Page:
Hot answers tagged stock-browser
Why is the Android stock browser still alive? As of June 2014, 15.7% (0.8+14.9) of users still use Android 2.2 and 2.3.x (Froyo and Gingerbread), since Chrome supports only Android 4.0+, these users can't use Chrome for Android. Also Android 4.0 (ICS), which has 12.3% of users, does not come with Chrome preinstalled. Moreover, I think the stock ...
The about:debug menu on the HTC Desire HD has an option under Menu > More > Settings called "Enable GEP Zoom". This turns off HTC's Text reflow feature and uses the default Google zoom.
Single Column Rendering causes Browser to use a different layouting algorithm. I'm not exactly sure what the algorithm's logic is, but it seems to be an attempt to force a website that were not designed for mobile to render in a single column for easier viewing on small screens. Not sure if that's the case though, since enabling single-column view breaks ...
UAString will change the User Agent String that Browser sends when requesting page. User Agent String is a short string (text) that the Browser sends to identify itself to the server. Many websites tries to detect the browser that is connecting to the website, and will serve different pages that is optimized for the browser. One of the most common method for ...
No. Android works with intents. Opening a link is asking for an intent to open an url. If you have more than 1 browser and you haven't set a default, Android will ask you which one to choose. I can imagine certain browsers not following this rule of starting an intent and just stay in their own program but that's all as the program decide to handle it.
Applications use a Webview to display web content. But it's not dependent on the standard browser.apk rather the browser uses the same webview as all other apps. If your apps are well behaved than no it doesn't cause any problems. If they aren't than instead of calling a general INTENT to launch a web browser they could call the built-in browser. One ...
There's an app for that! It does exactly what you want and even lets you share to more than one app at the same time. It really ought to be something the system options let you do, but anyway. The only problem is that the app apparently has some issues with some apps in ICS, but I can't speak to that from experience. ...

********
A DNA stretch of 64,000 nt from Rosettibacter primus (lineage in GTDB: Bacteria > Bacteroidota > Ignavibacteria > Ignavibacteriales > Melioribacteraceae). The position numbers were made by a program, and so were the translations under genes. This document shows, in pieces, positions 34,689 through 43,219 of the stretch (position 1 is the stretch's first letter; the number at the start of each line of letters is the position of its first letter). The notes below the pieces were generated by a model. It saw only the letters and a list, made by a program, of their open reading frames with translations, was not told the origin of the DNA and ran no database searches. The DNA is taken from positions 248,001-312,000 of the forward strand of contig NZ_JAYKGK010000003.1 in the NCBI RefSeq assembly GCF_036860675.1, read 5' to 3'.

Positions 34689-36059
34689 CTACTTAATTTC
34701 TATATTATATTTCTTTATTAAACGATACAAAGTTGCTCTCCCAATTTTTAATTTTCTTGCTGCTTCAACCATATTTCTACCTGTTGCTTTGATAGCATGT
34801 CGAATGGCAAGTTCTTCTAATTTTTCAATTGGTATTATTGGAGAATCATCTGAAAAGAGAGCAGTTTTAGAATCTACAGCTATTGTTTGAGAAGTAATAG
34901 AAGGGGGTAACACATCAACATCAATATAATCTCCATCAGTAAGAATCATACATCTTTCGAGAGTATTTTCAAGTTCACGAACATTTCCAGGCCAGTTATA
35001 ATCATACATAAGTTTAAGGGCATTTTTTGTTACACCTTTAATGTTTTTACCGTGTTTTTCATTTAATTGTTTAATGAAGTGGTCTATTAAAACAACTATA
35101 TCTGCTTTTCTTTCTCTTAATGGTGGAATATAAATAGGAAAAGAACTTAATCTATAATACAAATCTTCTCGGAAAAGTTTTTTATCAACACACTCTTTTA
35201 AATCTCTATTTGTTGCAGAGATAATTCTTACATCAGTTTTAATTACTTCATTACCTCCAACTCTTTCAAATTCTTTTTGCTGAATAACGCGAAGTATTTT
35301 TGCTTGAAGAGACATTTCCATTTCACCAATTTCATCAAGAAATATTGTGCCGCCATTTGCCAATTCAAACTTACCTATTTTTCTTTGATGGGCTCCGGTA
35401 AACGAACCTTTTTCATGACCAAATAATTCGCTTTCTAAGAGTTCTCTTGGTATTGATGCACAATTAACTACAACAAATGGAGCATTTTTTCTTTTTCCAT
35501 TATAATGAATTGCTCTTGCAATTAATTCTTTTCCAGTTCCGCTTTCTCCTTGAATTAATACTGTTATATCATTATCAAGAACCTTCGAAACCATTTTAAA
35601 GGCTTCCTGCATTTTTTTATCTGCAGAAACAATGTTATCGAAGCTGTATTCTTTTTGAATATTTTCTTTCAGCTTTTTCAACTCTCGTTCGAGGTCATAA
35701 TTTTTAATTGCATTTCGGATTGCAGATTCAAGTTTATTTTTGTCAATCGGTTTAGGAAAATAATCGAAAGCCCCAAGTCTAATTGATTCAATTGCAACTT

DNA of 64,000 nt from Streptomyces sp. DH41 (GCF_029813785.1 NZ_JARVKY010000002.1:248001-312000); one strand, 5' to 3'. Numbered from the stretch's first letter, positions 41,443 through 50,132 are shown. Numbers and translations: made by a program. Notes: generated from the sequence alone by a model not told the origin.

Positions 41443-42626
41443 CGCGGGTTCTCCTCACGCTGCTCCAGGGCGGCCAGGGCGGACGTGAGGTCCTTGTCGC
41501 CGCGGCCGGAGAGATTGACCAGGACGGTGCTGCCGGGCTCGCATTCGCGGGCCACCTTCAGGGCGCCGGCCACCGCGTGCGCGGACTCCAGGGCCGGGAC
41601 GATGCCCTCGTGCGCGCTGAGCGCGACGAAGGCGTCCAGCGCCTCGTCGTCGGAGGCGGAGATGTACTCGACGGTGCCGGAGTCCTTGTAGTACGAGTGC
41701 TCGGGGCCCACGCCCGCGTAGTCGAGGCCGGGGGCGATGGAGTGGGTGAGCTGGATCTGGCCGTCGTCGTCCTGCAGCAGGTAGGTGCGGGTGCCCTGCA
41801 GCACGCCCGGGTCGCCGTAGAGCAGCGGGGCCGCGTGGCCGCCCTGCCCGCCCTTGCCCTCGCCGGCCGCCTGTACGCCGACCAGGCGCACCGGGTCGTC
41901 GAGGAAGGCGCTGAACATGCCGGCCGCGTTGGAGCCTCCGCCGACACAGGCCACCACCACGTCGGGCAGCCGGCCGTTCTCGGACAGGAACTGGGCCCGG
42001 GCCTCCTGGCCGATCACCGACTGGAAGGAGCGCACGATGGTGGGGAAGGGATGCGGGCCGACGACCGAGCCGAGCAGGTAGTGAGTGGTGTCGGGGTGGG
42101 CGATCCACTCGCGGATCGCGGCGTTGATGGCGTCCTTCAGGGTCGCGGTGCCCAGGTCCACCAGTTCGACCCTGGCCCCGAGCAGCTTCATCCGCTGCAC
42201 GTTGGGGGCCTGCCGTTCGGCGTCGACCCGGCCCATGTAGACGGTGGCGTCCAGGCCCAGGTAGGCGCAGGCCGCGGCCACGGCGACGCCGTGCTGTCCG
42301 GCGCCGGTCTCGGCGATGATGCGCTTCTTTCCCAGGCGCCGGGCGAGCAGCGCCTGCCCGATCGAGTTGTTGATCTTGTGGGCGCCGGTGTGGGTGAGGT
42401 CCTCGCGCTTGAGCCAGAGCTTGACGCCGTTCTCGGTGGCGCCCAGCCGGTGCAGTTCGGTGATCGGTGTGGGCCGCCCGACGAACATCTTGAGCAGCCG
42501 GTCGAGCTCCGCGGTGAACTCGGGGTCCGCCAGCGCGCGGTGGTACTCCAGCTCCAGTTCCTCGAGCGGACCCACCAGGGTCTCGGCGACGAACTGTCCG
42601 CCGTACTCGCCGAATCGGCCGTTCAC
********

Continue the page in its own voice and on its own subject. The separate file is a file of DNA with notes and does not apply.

The bookmarks are kept in an SQLite database. There is no stock tool to modify them directly. I did, however, find an app that can rearrange the order of your local bookmarks: Bookmark Sort & Backup An issue has been opened about this in Allow User To Arrange Bookmarks In ICS Stock Web Browser.
The Stack Exchange sites provide a "Mobile" link in the footer that will give you the mobile layout. It should work regardless of your browser's settings or which browser you happen to be using, so in that sense it's actually a very portable solution.
AFAIK, you can't. But, you can customise when to kill background apps (not selective app) by tweaking MinFree values set by Android (root is required for tweaking). If you have problems dealing with it, there are many apps in Play Store for that. My fav is AutoKiller Memory Optimizer. And, when foreground app and/or kernel runs out of memory, killing ...
Not as far as I know; it's name is just "Browser". To distinguish it from the other browsers, sometimes I call it "stock browser". btw, it's called Firefox now (or Firefox Mobile), and no longer Fennec.
The answer is in the browser settings. In the default browser, this is found in Menu | More | Settings | Default Zoom. Options are "medium" (the default), "far", and "close".
I'm not sure about Vietnamese, but for example in Finnish, there are some extended characters that are problematic. This is because some pages are encoded as ISO-8859-15 and some are UTF-8. If autodetection in the browser fails, they will be displayed as boxes or garbage. The same thing happens if the font only supports one encoding and the page uses the ...